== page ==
Lethbridge Herald, The (Newspaper) - January 19, 1972, Lethbridge, Alberta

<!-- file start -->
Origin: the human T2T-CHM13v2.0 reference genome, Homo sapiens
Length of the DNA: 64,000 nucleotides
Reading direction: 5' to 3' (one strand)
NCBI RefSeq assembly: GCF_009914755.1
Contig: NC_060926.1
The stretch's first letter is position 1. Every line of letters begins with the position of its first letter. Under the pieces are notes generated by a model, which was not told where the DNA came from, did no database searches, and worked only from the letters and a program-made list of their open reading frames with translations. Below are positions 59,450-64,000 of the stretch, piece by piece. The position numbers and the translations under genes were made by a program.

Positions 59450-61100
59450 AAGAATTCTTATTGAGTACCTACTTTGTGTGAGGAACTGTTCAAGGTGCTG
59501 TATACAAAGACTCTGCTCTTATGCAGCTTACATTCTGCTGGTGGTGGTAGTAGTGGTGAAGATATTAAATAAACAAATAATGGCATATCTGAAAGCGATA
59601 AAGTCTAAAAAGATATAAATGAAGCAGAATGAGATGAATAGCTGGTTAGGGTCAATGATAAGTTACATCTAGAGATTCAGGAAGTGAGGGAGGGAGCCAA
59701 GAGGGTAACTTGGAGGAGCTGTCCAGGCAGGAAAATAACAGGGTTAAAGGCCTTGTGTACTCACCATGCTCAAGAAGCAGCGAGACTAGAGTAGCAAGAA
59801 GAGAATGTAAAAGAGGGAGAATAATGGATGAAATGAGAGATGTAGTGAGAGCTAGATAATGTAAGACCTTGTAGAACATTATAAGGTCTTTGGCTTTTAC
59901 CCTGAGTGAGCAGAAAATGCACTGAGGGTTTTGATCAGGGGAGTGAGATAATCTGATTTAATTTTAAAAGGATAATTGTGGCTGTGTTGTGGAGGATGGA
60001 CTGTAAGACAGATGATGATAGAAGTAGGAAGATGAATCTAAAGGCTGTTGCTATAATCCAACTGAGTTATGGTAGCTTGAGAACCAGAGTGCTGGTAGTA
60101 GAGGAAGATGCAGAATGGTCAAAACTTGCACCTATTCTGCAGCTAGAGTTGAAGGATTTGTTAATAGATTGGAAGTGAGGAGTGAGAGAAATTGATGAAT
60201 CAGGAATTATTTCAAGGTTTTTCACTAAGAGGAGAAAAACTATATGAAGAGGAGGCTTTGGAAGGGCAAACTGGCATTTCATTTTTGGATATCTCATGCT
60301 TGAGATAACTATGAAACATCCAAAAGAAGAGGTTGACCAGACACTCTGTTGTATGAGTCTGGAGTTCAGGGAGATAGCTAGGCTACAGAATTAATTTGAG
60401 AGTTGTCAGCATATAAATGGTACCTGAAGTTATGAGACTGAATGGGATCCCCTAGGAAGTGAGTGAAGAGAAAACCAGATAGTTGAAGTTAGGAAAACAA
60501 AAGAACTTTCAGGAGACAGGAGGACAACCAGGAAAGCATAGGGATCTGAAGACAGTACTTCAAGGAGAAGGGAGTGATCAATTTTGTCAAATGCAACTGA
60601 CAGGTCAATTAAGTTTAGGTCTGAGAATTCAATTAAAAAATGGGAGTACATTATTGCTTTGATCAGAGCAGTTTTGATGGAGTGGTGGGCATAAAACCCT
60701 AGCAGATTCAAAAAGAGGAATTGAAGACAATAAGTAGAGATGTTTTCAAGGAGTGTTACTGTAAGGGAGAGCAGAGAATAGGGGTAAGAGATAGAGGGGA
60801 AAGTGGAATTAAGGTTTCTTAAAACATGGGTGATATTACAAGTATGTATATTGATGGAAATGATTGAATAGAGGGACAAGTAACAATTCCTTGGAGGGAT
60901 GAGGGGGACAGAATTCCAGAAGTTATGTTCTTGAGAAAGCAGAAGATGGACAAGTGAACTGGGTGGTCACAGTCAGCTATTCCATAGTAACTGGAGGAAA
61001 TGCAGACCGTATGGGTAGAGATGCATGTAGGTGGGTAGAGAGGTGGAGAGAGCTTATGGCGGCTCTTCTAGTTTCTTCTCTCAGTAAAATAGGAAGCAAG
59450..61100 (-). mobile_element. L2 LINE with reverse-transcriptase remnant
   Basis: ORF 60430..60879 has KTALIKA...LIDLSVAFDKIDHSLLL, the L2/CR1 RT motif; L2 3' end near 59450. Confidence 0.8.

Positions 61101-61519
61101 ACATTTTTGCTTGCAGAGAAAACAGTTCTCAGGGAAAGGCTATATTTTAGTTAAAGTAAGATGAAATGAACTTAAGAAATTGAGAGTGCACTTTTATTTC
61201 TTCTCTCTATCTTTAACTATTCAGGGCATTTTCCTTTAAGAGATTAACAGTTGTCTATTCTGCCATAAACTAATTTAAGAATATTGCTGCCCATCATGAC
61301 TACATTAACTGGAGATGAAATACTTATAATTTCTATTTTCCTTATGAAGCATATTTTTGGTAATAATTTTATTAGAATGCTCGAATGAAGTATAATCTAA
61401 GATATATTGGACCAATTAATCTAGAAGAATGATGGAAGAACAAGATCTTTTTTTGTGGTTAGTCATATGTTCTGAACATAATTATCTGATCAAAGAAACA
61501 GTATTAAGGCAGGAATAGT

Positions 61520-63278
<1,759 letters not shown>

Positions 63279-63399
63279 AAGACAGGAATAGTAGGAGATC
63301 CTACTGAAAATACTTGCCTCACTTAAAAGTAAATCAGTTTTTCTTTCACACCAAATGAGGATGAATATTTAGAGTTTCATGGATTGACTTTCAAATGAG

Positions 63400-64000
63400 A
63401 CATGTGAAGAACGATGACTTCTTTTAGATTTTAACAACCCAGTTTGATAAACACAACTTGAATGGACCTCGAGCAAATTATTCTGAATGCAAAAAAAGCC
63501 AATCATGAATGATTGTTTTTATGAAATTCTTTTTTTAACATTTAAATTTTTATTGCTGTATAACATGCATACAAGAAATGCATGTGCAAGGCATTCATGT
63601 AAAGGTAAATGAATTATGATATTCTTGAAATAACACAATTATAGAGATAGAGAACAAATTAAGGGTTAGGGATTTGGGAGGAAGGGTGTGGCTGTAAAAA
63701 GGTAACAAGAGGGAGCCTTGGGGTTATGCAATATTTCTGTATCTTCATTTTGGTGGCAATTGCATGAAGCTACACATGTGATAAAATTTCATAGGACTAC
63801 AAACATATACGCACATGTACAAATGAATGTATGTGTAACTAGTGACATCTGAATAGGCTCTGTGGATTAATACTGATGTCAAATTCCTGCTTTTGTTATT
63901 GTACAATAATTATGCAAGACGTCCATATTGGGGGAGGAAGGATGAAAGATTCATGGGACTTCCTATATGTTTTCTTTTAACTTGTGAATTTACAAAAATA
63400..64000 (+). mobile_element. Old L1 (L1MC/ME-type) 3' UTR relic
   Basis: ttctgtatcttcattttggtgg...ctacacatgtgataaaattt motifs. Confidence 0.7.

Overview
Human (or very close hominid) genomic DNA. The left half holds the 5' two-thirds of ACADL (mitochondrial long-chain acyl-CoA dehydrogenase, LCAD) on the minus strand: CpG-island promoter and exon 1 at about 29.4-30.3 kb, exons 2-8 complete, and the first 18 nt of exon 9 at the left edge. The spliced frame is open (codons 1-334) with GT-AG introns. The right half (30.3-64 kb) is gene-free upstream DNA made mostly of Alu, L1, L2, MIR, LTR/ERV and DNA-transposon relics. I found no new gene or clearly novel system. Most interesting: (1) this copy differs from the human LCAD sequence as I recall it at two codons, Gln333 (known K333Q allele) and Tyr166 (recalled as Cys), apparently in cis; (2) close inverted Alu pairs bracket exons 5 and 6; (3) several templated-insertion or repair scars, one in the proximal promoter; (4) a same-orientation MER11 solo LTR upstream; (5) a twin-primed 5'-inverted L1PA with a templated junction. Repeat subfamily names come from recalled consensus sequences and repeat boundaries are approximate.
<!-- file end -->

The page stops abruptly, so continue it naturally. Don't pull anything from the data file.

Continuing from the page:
4 THE LETHMIDGE HERALD Wtdntidny, January 19, 1972 Carl Rowan Victimizing the public No Canadian needs to be told what the halt of all air traffic across Can- ada and the end to all flights des- tined for Canada from other parts of the world means in human terms, in cold hard cash, to say nothing of damage to the Canadian image abroad. It has all been broadcast, televised and printed. Today's society is the victim of a system which allows a small group of technologists, in this case employees of the department of transport, to paralyse not only the publicly owned airlines, but the private ones as well. The air traffic controllers have now been joined by the radar, navigation- al aid and communications techni- cians, members of the International Brotherhood of Electrical workers, who are also employed by the fed- eral government. The strikers object to a number of things in regard to their terms of employment and the amount of money they receive for their services. They have walked off work in order to get what they want. The air traffic controllers have re- fused offers of a conciliation board, Let him go A good deal of irrationality has been generated by the failure of a Montreal prisoner to return from a hrief Christmas furlough granted in part so he could get married. the responsible cabinet minis- ter has stated, some 700 prisoners were given leave over the holiday, for compassionate reasons, and all the others came back. There is not the slightest doubt that all these others are better disposed toward society as a result of such humane consideration, and therefore the value of the policy has been thoroughly proved. That only one violated the conditions of his leave is a tribute tn its value. That the absentee was serving a life sentence for the murder of his wife does not make his escape all that serious, nor should an inordinate amount of time and money be spent on trying to find him. He is thought to be out of the country, so nothing in Canada is damaged by his ab- sence except the pride of those peo- ple who. feel punishment is more im- portant than rehabilitation. In spite of his earlier crime he is probably no more of a current public threat than thousands of criminally-minded but unconvicted people walking the streets of Canada. He was said to have been a model prisoner, yet model prisoners cost the taxpayers a good deal of money. At least he is now off the taxpayers' backs, and as long as he behaves himself and keeps out of sight, -why not leave it that way? ANDY RUSSELL Brutus ago my wife and I found our- selves parents to a young great hom- ed owl acquired by a kind of second hand adoption engineered by a teen-age son. Originally the little owl, only a few days old with a head too big for its body and covered by white down, was kidnapped and smuggled into a high school dormi- tory, where he lived in seclusion spending most of the day hidden in a clothes closet But one day doors were left carelessly ajar and Brutus, as he was called, went on an exploration. The matron of the place was working in the kitchen when Brutus arrived there much to her astonishment. She was a kindly understanding woman, but her generous heart was strained a bit by this uninvited and somewhat uninhibited guest. So Brutus was moved to our home. He grew prodigiously on a diet of mice and various kinds of meat scraps. Mice were best for hire because owls require a portion of fur or feathers with their food in order to regurgitate "casts" of undi- gested material from their stomachs. As Brutus grew, my respect for parent owls also grew by leaps and bounds, for it was hard to imagine capturing enough for a whole family of young owls. Brutus progressed through various stages of growth from pinfealhers to a full-fledged great horned owl resplendent in beautiful shades of grey and brown with great ex- pressive yellow eyes and a raucous voice His appetite increased with his size and now we; were trapping ground squirrels and shooting magpies for him. At no time was he confined and he had free choice to go where he liked! He learned to come at call for feed, flying in close on big silent wings, his yellow eyes blazing and squeak- ing in anticipation. Try as we did, we never succeeded in housebreaking him. Perhaps influenced by his early associa- tion with students and books, he bad an ab- solute fascination for printed words and loved to stand on a spread out newspaper running Ms beak back and forth in close 'scrutiny of printed lines. This was punctuat- ed by pauses and deep consideration of the large letters of headlines and illustrations that was most comical. We were showing this owlish idiosyncrasy off to a visitor and threw down a page that happened to feature a story about the crowning of a beauty queen complete with a picture of a, scantily clad Miss Canada. He stood on the page running his beak back and forth along the fine print of the column and then came to the picture, whereupon he came to a sudden halt with his eyes opened wide and his feathers ruffled a real caricature of a disapproving prude. His audience collapsed in gales of merri- ment and he turned to look at us like a grandfather peering at us in some disap- proval through his spectacles, with a petu- lant sqawk he turned back to his "read- ing." Because he was ranging farther and far- ther afield we were concerned lest some trigger happy person would shoot him. Our road had a sign on its far end, "Please Do No Shoot Our Owl." It had the desired effect for Brutus survived the hunting sea- son. In late fall two mature great horned owls came periodically to visit Brutus and we would hear them hooting at night. They took him away with them one night and we thought he was gone for good. But he con- tinued to return for a while to be fed, his visils coming farther and farther apart, till finally he did not come back at all. Brutus had returned to the wild. Onca when I was walking in the moonlight, a big owl came flying down to land on my shoulder squeaking with delight. I took him home to visit the family and give him some meat. This was the last time we saw him to know him. For years afterward every time we heard an owl hoot in the trees by the house, we wondered if it was our friend. Unfriendly church By Dong Walker A COMPLAINT I have heard about churches all my liie is that they aren't friendly, Effort has to be expended con- stantly to avoid giving grounds for such a complaint and I think the session of Me- Killop United Church has some work cut out for it. On a recent Sunday I, alone, had two untoward experiences. First, Shirley An- derson started to sny something to when her husband interrupted, "I warned you not to talk to HIM." Then secondly, still smarting from that remark, I encoun- tered George Chcssor in the narthox and to my cheery greeting he responded with tight lips and a turned back. Now that isn't too serious In my ease because I'm not lonely. But other people who might encounter such incivility mny not hnvc nn Elspcth lo be friendly toward Japan may desert Taiwan for Peking because the board has not extended them the pay increases and fringe benefits to which they believe they are entitled. The time has come for strong gov- ernment action to halt these strikes in essential services. Conditions employment in such services should no longer include the right to strike. Prospective employees would be hired on the understanding that they would abide by the findings of a con- ciliation board made up of represen- tatives of both sides. If the employee is unwilling to accept a job under these conditions he is free to look elsewhere. This would not necessarily work against the interests of the em- ployee in the long run. The employer would have to be fair or he would have no one to work for him. Such an arrangement is bound to antagonize the unions. It may be bad polities. But there is a very large section of the Canadian public which would strongly support such a move. Public victimization in essential ser- vices by the union route has gone as far as it should go. rrOKYO Despite U.S. pol- 1 icy to the contrary, Japan is prepared to renounce its treaty with Taiwan, Foreign Minister Takeo Fukuda has confirmed In an exclusive in- terview. But Feting must agree to es- tablish government to gov- ernment contacts with Japan before Japan resolves the Tai- wan issue and other questions blocking full diplomatic rela- tions with mainland China, ac- cording to Fukuda, who is the odds-on favorite to become prime minister, when Eisaku Sato steps down later this year. Fukuda aim Mid the recent summit meeting between Sato and Fmident Nixon stopped the "deterioration in relations" between Japan and the Uni- ed States. Fukuda said he wants diplo- matic relations with "the sooner 'the expressed hope Communist 'China will not take the hard line toward him that Peking has taken toward Sato. In liie most candid interview on the matter ever given the press by a top Japanese offi- cial, Fukuda said President Nixon's "shock i n g" announce- mwt of Chios trip caused so much unrest in Japan that the government "bad to speed up the. measures toward normalizing our diplomatic re- lations" with Peking. Fukuda confirmed that in the, recent San Clemenle talks Mr. Nixon told him and Sato that under no circumstances will Hie United States renounce its treaty with Taiwan and that Mr. Nixon urged Japan to hold firm, "But Japan cannot go that far that is the differ- Fukuda said. Fukuda's tone in the Inter- view made it clear Japanese officials still art reeling and resentful over Mr. Nixon's China bombshell, announced by the president without warn- ing or consulting the Japanese. The foreign minister left no doubt that Japan's top foreign policy priority now is to out- pace the United States in "nor- malizing" relations with main- and China so Japan does not wind up "holding the bag." But the critical question is whether Peking wants dip- lomatic relations with Japan. So far Peking has insisted Japan must renounce her pact with the Nationalist Chinese "Well, I suppose if you're only eloping, it's government even before Red China will talk or negotiate of- ficially. Top officials here other than Fukuda said they believe Pe- king wants the Nixon visit to drive a wedge between United States and Japan. The foreign minister said this may indeed be tte Chinese goal but that "Japanese-American rela- tions are so firm and soDd there is no room for driving a wedge." Still, Fukuda dwelt heavily on Japanese "concern" and "anxiety" about the new Nixon China policy. He even noted that some members of his rul- ing Liberal Democratic party are charging Mr. Nixon is go- ing into collusion with China to "stop Japan." Fukuda said, however, tbat at San Clemenle "we confirm- ed that there easts 100-per cent mutual trust and depen- dence" between the United States and Japan. He revealed however, that he had found Secretary of State William Rogers "not acutely conscious" of the "confusions and repercussions in Asian countries" created by the Nixon shock on China policy. He said Rogers promised close consultation in the future and said the Japanese govern- ment feels sure there will be no new "Nixon shook" dur- ing the China visit. Fukuda rejected the view, often expressed here, ttiat Ori- entals see the Nixon trip as a journey.of surrender akin to the old "oath under -the castle" capitulations of ancient Asian wars. He said Japan accepts UK view that bringing Peking into international society will be beneficial to peace and to Asia. Fukuda said that during the recent tense negotiations over textiles, currency values and other economic problems, Am- erican officials, including President Nixon, did not appre- ciate tiie damage done to Ja- pan's reputation in America. He said he thinks "the Ameri- can government leaden are re- considering their attitude" to- ward Japan and that the de- terioration in relations between Japan and the United States has been stopped. (Field Inc.) Letters To The Editor Legalizing pot is no solution to the liquor problem In reply to John MacKenzie's letter, may I make the follow- ing comments: 1) Many readers may eonsl- the notat-all-compumen- tary-epithets applied to me as singularly appropriate, when applied to "LawabidSng Citi- zen." I leave it to tiiem to de- cide my degree of scurrility and dishonesty. Decisions, es- pecially of parents, close rela- tives, friends and physicians, besides those of past victims of drug abuse, weigh more heavily for me than does the invective of John MaeKenzie. 2) The stimulation to write my previous points was the "scurrilous and dishonest" at- tack on Police Chief Ralph Mi- chelson for a statement ac- tually made by Judge Lloyd Hudson in an admirable judg- ment last year. 3) Nowhere in my letter did I pose as an authority, al- though each point raised by me was based pn good authority. 4) Indications may be strong or weak. Jenner, Pasteur and Lister, Banting and Best, Flem- ing and Florey, Salk and S'abin have demonstrated, each in his turn, strong indications of pos- sible advances strong indica- tions later proving correct. Marijuana is not damned in my letter by implications, but by strong indications e.g. those contained in the Lancet quota- tion, in other recent scientific findings, and in past and pre- sent medico-legal observations. 5) In the early Twentieth Century, not only could canna- bis be bought over the counter without prescription but so could the opiates. Internation- ally, both practices have been condemned as adverse to hu- Questions What does the future hold for the Gait Gardens? We are told the Gardens are not suitable for expansion. Wonder what the Gait estate people think? Councillor Vera Ferguson slates that the council would be rejecting the opinions of the experts but, thcsn same experts were loud in their praise, when the property was turned over for the benefit of the public to browse and relax. Will the same facilities exist- ing In the Gardens today be available in the Central School or will the property be fcnccrt off and entry made through lliR public DIRK 1' ISIIER. Lelhbridgc. man society, and quite ration- ally pronounced illicit. Heroin, an expert answer to opiate drug abuse In the past, is pre- sently considered public enemy number one. In parallel man- ner, cannabis now considered an expert answer to general drug abuse, may be considered in the future, public enemy number one. 6) John MaeKenzie, must be congratulated for mentioning a cogent finding medical, phy- siological and pharmacological. Anything in excess is a poison e.g. food in excess. When condemning tobacco, the sur- geon-general of the United States might have shown more balance if he had also mention- ed overeating as a more potent cause of morbidity and prema- North Women 'firsts' no longer newsworthy Both editorial comment and objective news reporting have their place in the daily news- paper. Objectivity is not easily maintained since even the most conscientious reporter may "color" an event simply by the emphasis he or she places upon it. Woman has become an inte- gral part of North American society, and we no longer mar- vel at her every advance into the modem world. It is not news that a woman runs for political office or becomes a doctor or lawyer. Internation- it is not even unusual for a woman to run a country eith- er as monarch or prime minis- ter. Canadian news services on the other hand would likely run amok over the election of a fe- male prime minister since tra- dition at least would be broken. But there are limits. And dis- cretion must be applied as we narrow our sights down to the local scene. The reader tires of a succession of unimportant "firsts" of women. If Ihe only notable feature of a news story is the sex of the participant, the story may not be news or notable. (I would make an ex- ception here for the first male' to give I have interviewed many women who were "firsts" in their field and their comments support my contention that ac- complishment on the basis of sex alone rarely deserves any special mention. True accom- plishment is not presence on the battlefield but in one's final achievements. Editors and re- porters, male and female alike, do a disservice to their news- paper and its readers by fail- ing to recognize this. The Southern Alberta Council on Public Affairs has held noon luncheons since October, not a lengthy term. Fewer than six persons have served as chair- man of these luncheons, not a larger number. Surely that fact that a woman was included In that roster Is breaking neither tradition or male precedent. To The Herald reporter who iirst mcctJoned it, this fict was stressed as being irrelevant and insignificant. If enthusiasm were the cause of its mention, surely older and wiser heads on staff should have interceded before enthu- siasm became print. We are not likely to see a tally count kept of male and female chairmen, nor the occu- pation of each chairman an- nounced and if occupation is not noteworthy, one's sex is even less so since we have much less choice in its selec- tion. MARILYN ANDERSON. Lethbridge. 'Support your In the past ten years, the town of Raymond has seen many businesses close through lack of support on the part of the town citizens. In the next few weeks we are about to lose another, the local theatre. For some years now, Mr. Gerald Harley has ewned and operat- ed Hie theatre at a loss, and now feels that he is unable to continue in this manner. He has been striving (o bring only top grade movies to Raymond. My husband and I have been attending rather regularly, and to my knowledge there has never been a restricted adult movie shown. Apparently other adults are aware of this, as they have been sending their young children and young teens here, while they themselves are probably attending the more torrid ones shown elsewhere. Some weeks ago while curling In Magrath, we were in discus- sion with a Magralh business- man who was commenting on the "Raymond community spir- it." It was his opinion that the people of Raymond support their local businesses far bet- ter than tlie people of Magralh do theirs. "Why on any Satur- day afternoon you can drive down our main street and hardly see a car, while on yours, there is hardly a free parking spot." As a citizen who lakes defin- ite pride in her community, thu observation truly pleased me, even while we sat waiting lo curl against Raymond people on Mngrnth Ice, ns our own rink had been closed some years be- fore because of insufficient support. And i thought of Hi remarks again as we drove through the main street of Magrath on our way home, pest the car-lined streets in front of their obviously busy theatre. It is my feeling that the town of Raymond cannot afford to lose yet another business. Our young people need the the- atre, and so do we. If there are others who feel as I do, perhaps they will show their concern by attending the movie to be shown on January 21 and 22. Then maybe Mr. Hartley will change his mind about closing the theatre. EVELYN CHRISTENSEN. Raymond. Looking THROUGH THE HERALD The Cardston hockey club have been working every day since the cold weather came again to get the new rink in readiness. J932 _ A. W. "Bert" Max- well was shot In the shoulder, and the Terminal Service Sta- ture mortality on the American continent. 7) However, Mr. Mackenzie must be rebutted, concerning the cannabis group and LSD. These drugs are classified most authentically "psychotigenic" pr insanity-producing. To treat insanity with potentially Insan- ity-producing drugs is as sound as to treat the convulsions of rabies with the potentially con- vulsant drug, strychnine. 8) Re: "illegal drugs used by this same argument was put forward 70 years ago to condone the opiates, at about the same time as heroin was in- troduced as an expert answer to opium addiction! 9) The observation that our society is covertly violent is banal and far too narrow. Ber- trand Russell saw more broad- ly, and sadly placed all human- ity in this dismal category. 10) Admittedly, the present abuse of alcohol is a worn problem than the present abuse of illicit drugs. However, poli- ticians, police authorities and judges in Canada and interna- tionally have recognized the tragic, direct and indirect re- sults of the abuse of alcohol and have taken increasingly harsh action to curb it. Up to now, neither Canada, nor any other nation in the world, has accepted the potty notion o[ le- galizing the lesser abuse, in or- der to solve our present, more serious problem, the greater abuse of liquor. C.P. Lethbridge. backward tion was held up by a pair of unknown gunmen about Monday evening. 1M2 Some 20 young men proudly marched off with bad- ges Sunday afternoon as a class of wireless operators air gun- ners graduated from the No. 8 Bombing and Gunnery School RCAF, at Kcnyon Field. The Lethbridge Herald 504 7th St. S., Lethbridge, Alberta LETHBRIDGE HERALD TO. LTD., Proprietors and Publisher! Published 1905-1954, by Hon. W. A. BUCHANAN h bllihtn' Cllli No. 001! rVMl Now Aiioclillon ind thi AMI) Bureau of CLEO W. MOWERS, Editor and Publisher THOMAS H. ADAMS, Gtni'tl taniger Maniglng Editor enter ROY F WILES DOUGLAS K WAUCE Alvtrllilng Mlnlgir Edllorlil "IHfi HERALD SERVES THE SOUTH'